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This question is inspired from this article by Yehuda Katz. The relevant portion is this:

In order to facilitate object oriented programming, JavaScript allows you to use a Function object as a combination of a prototype to use for the new object and a constructor function to invoke:

var Person = function(firstName, lastName) {
  this.firstName = firstName;
  this.lastName = lastName;
}

Person.prototype = {
  toString: function() { return this.firstName + ' ' + this.lastName; }
}

Here, we have a single Function object that is both a constructor function and an object to use as the prototype of new objects.

I am confused because it seems to me the Function object acting as the constructor and the prototype are different. This is clear from the following console output from chrome:

chrome console output

That is, the constructor function is the function object above with two arguments: firstName and lastName; whereas the prototype is just an ordinary object that happens to have one property (toString), which in turn is defined by the separate function object function() { return this.firstName + ' ' + this.lastName; }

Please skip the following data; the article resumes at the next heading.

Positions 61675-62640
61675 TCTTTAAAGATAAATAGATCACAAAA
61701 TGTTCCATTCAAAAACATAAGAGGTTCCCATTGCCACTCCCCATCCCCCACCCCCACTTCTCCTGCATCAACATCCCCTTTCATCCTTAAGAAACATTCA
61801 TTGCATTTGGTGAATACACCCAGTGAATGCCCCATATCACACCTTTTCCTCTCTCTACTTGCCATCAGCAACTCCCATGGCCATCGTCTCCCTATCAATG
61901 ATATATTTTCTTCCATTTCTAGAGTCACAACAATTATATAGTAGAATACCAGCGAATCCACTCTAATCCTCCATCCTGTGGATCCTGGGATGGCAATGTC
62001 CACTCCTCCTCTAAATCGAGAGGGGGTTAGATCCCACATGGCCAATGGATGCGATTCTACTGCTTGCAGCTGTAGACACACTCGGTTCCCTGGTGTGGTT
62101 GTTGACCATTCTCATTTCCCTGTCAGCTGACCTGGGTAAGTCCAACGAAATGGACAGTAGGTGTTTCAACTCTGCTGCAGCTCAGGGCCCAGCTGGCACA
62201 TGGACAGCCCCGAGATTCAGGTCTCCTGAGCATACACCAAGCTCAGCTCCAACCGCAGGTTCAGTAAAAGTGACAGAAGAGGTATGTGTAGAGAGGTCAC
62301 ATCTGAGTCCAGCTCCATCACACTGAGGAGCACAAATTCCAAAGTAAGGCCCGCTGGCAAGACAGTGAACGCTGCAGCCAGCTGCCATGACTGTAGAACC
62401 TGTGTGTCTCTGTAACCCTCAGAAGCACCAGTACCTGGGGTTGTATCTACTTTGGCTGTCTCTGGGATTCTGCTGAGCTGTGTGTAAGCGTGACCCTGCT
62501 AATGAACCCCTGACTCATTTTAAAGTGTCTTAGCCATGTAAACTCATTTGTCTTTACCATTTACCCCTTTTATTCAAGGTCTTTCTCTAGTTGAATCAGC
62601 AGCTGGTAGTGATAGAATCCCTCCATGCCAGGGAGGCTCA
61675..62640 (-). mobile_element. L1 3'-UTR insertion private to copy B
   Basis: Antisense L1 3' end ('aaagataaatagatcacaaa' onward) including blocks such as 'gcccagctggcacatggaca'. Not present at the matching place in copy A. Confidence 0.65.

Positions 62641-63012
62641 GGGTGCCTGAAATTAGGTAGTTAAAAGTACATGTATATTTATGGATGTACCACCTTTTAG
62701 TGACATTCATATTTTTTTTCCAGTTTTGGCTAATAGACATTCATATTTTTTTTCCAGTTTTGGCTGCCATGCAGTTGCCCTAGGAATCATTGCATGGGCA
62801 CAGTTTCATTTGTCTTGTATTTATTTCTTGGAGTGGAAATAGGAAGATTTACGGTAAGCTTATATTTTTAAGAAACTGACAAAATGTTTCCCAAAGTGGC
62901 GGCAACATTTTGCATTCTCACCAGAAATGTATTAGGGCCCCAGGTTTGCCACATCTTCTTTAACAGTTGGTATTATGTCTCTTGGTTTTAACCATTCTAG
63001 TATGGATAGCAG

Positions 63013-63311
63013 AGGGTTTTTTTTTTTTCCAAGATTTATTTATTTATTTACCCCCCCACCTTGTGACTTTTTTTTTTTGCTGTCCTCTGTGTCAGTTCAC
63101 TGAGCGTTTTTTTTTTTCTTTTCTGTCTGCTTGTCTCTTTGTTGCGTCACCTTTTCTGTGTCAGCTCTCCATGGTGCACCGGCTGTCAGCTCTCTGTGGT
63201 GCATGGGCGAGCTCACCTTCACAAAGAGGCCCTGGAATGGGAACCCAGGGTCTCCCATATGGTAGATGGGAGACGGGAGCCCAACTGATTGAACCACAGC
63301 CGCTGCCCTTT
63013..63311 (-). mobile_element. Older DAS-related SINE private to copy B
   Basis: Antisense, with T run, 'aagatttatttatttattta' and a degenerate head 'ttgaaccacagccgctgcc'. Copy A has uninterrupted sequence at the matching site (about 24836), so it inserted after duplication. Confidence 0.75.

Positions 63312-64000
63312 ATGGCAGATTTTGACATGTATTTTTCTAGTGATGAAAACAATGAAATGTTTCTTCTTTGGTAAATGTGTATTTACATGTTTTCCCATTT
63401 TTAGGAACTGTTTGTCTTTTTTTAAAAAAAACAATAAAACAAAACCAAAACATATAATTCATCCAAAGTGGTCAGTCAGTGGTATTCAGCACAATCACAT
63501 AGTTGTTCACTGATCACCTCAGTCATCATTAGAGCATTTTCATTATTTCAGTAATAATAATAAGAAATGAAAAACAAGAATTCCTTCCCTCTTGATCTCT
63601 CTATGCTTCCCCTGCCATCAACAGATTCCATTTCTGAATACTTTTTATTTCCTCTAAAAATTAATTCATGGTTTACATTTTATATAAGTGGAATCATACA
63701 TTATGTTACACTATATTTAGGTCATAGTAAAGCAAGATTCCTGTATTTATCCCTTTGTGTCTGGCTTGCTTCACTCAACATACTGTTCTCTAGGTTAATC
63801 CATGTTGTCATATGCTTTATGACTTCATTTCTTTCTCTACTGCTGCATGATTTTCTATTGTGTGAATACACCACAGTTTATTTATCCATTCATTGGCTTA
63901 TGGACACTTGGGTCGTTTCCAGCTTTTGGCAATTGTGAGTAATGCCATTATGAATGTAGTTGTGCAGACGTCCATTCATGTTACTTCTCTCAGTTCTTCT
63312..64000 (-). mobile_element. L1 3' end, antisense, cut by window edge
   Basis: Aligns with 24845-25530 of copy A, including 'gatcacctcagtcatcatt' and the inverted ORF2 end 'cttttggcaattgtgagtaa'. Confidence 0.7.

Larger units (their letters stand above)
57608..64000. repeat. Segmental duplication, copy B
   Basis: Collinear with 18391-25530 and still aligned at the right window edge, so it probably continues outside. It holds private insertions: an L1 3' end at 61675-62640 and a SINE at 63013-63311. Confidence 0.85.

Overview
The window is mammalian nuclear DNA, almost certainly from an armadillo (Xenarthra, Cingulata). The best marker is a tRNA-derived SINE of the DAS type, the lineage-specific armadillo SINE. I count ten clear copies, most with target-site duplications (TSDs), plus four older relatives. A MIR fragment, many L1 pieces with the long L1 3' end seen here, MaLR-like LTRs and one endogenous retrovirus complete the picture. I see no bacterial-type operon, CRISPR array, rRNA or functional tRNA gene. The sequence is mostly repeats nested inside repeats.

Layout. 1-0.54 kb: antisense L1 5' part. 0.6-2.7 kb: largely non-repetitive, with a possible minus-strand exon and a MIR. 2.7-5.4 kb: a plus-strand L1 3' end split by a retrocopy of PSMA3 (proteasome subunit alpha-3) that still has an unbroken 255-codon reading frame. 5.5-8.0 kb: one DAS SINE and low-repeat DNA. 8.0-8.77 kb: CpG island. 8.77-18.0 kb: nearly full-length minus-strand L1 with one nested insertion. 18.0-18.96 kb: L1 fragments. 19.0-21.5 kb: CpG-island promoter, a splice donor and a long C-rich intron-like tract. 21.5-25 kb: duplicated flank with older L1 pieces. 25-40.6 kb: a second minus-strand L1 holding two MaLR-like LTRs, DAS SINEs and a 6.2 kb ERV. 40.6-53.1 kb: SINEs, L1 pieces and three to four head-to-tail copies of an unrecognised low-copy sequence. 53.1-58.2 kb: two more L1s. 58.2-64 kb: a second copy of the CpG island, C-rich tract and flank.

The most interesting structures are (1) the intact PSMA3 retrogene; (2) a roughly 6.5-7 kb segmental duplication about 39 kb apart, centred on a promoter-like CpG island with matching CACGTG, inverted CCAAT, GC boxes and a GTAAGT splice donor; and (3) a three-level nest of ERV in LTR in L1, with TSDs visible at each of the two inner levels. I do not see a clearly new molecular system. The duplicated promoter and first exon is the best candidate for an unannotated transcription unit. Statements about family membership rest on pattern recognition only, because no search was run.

Am I misunderstanding what he's saying, or is the article incorrect?

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1 Answer 1

up vote 1 down vote accepted

Yes, that is incorrect. The prototype used for new objects is the one referenced by the .prototype property of the constructor function at the creation time of an object, which is a separate plain object from the constructor function.

function Person() {

}

var a = new Person(); //a.__proto__ is assigned Person.prototype

Person.prototype = {}; //This doesn't affect a, because .__proto__ was assigned at creation time

var b = new Person(); //b.__proto__ is assigned Person.prototype, which is just the random object we created with {}
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